Growing up is hard, that’s a universal truth. Whether it’s finding your place on the playground, wondering what the hell is going on with your body during puberty, or discovering your sexuality, figuring out your relationship with your body can be a challenge, regardless of your age. That’s why teaching children about body positivity at a young age is so important. Thankfully, there are plenty of books, and book characters that teach body positivity. What better way to instill an idea in a child than in the pages of a book?
Body image is an issue that children struggle with at an early age, and in a society that cares so much about surface value, being positive about your body and all of its quirks can be a difficult idea to navigate. You know what else can be difficult? Conveying to children that all bodies are beautiful bodies. Society finds sneaky ways to body shame even its youngest members, whether it’s through sizing, snack time, or learned behaviors from less accepting children. These book characters are here to help you teach your child the glory of loving every little thing about themselves, and even though they’re children’s books? You might just learn a thing or two yourself.
1Winnie The Pooh From 'The Complete Tales Of Winnie The Pooh'
In perhaps one of the most classic pieces of children's literature of all time, The Complete Tales Of Winnie The Pooh, A.A. Milne delivers Pooh Bear, a rotund and joyous main character. Always happy when honey is around, Pooh believes that he is perfect the way he is. What better message to send to your kids?
2Molly Lou Melon From 'Stand Tall, Molly Lou Melon'
Stand Tall, Molly Lou Melon follows young Molly Lou Melon — a short little girl with wild hair and buck teeth. Her grandmother taught her to always stand tall, and Mary Lou Melon takes that advice to heart. Even when faced with a bully at a new school, Molly Lou stands tall, teaching children the importance of being proud of who they are, regardless of what others might say.
3Brontorina From 'Brontorina'
Brontorina is a brontosaurus who wishes to be a ballerina. In this tale by James Howe, children learn that you should never let naysayers stop you from following your dreams.
4Abigail Walker From 'The Second Life Of Abigail Walker'
In The Second Life Of Abigail Walker by Frances O'Roark Dowell, Abby Walker is chubbier than the popular girls at school, and she takes a stand against them. In doing so, she finds a world full of wonderful, accepting people, who love Abby for who she is, and don't care how much she weighs.
5Marisol McDonald From 'Marisol McDonald Doesn't Match'
Marisol McDonald Doesn't Match follows a little girl with bright red hair and nut-brown skin, who loves peanut butter and jelly burritos. Marisol gives readers a heroine who's proud of the mismatched things she loves, and is written in both English and Spanish!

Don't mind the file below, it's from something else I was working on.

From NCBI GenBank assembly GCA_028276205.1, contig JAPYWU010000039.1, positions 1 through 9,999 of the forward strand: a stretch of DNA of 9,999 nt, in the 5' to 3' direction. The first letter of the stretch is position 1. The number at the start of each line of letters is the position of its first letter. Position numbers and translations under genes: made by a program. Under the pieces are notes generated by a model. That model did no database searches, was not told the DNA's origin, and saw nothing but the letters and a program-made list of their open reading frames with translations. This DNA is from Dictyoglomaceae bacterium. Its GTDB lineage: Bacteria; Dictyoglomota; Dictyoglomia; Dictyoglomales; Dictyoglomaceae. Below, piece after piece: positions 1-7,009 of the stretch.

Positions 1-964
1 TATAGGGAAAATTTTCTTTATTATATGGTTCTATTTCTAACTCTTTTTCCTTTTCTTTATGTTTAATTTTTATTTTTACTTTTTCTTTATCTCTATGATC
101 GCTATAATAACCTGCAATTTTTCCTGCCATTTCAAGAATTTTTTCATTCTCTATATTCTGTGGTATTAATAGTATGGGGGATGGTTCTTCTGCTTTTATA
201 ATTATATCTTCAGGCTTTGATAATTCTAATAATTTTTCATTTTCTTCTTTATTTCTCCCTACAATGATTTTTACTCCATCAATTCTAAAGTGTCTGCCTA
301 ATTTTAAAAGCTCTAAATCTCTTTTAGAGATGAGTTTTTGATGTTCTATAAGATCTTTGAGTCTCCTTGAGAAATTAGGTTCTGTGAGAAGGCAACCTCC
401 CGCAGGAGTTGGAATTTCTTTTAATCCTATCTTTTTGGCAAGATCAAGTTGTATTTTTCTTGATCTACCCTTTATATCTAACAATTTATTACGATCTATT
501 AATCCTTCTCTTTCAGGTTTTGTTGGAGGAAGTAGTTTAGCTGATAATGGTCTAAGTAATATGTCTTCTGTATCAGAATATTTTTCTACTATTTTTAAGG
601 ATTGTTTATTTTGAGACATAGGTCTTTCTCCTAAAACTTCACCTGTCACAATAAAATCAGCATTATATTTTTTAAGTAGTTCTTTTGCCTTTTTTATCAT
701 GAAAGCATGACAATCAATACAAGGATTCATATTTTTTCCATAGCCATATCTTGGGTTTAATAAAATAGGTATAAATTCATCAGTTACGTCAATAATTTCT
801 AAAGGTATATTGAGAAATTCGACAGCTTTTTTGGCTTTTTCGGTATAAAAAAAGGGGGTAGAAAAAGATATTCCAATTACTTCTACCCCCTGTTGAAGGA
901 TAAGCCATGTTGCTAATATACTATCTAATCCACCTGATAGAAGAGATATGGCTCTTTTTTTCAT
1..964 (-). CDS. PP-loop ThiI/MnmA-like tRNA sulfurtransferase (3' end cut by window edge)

6Ella Kate From 'Stand Straight Ella Kate'
Stand Straight, Ella Kate tells the story of Ella Kate, an unusually tall young lady who uses her height to her advantage and achieves her dreams, rather than hiding away from the world because she's different.
7Flora From 'Flora And The Flamingo'
In Flora and the Flamingo, Flora has a round belly and a passion for dance. She's graceful, determined, beautiful, and battles the typical aterotypes of a dancer.
8Micay From 'The Ugly One'
The heroine of The Ugly One, Micay is a 12-year-old with a scar that runs the course of her face. As a result, she deals with the judgment of her village on a daily basis. But when a stranger gives her a sad-looking baby macaw parrot, Micay learns to free herself from doubt, and reach beyond the small-minded negativity to find a greater purpose.
9Cece From 'El Deafo'
In El Deafo, Cece Bell recounts the struggles of going to school with a bulky hearing aid strapped to her chest, and trying to make friends. For anyone who has ever struggled with being different, Bell reminds them that your differences are what make you stand out, and ultimately, what make you a hero.
10Auggie From 'Wonder'
Auggue from Wonder hasn't been able to attend a mainstream school for years, because of a facial difference. When he begins fifth grade at a regular school, he hopes to be treated like any other kid. Unfortunately his new classmates can't seem to get past the way he looks. This story of compassion and acceptance will leave readers with a greater appreciation of the simple gift of friendship.
11Charlie C. Cooper From 'Confessions Of A So-Called Middle Child'
Confessions of a So-Called Middle Child is hilarious, poignant, and perfect for any young lady struggling with fitting in on her own terms. Charlie C. Cooper is moving to Los Angeles, and wants to fit in. After a few misguided attempts at becoming popular, this reformed bully finds a friend in the most-bullied girl at school, and in turn, finds a place for herself.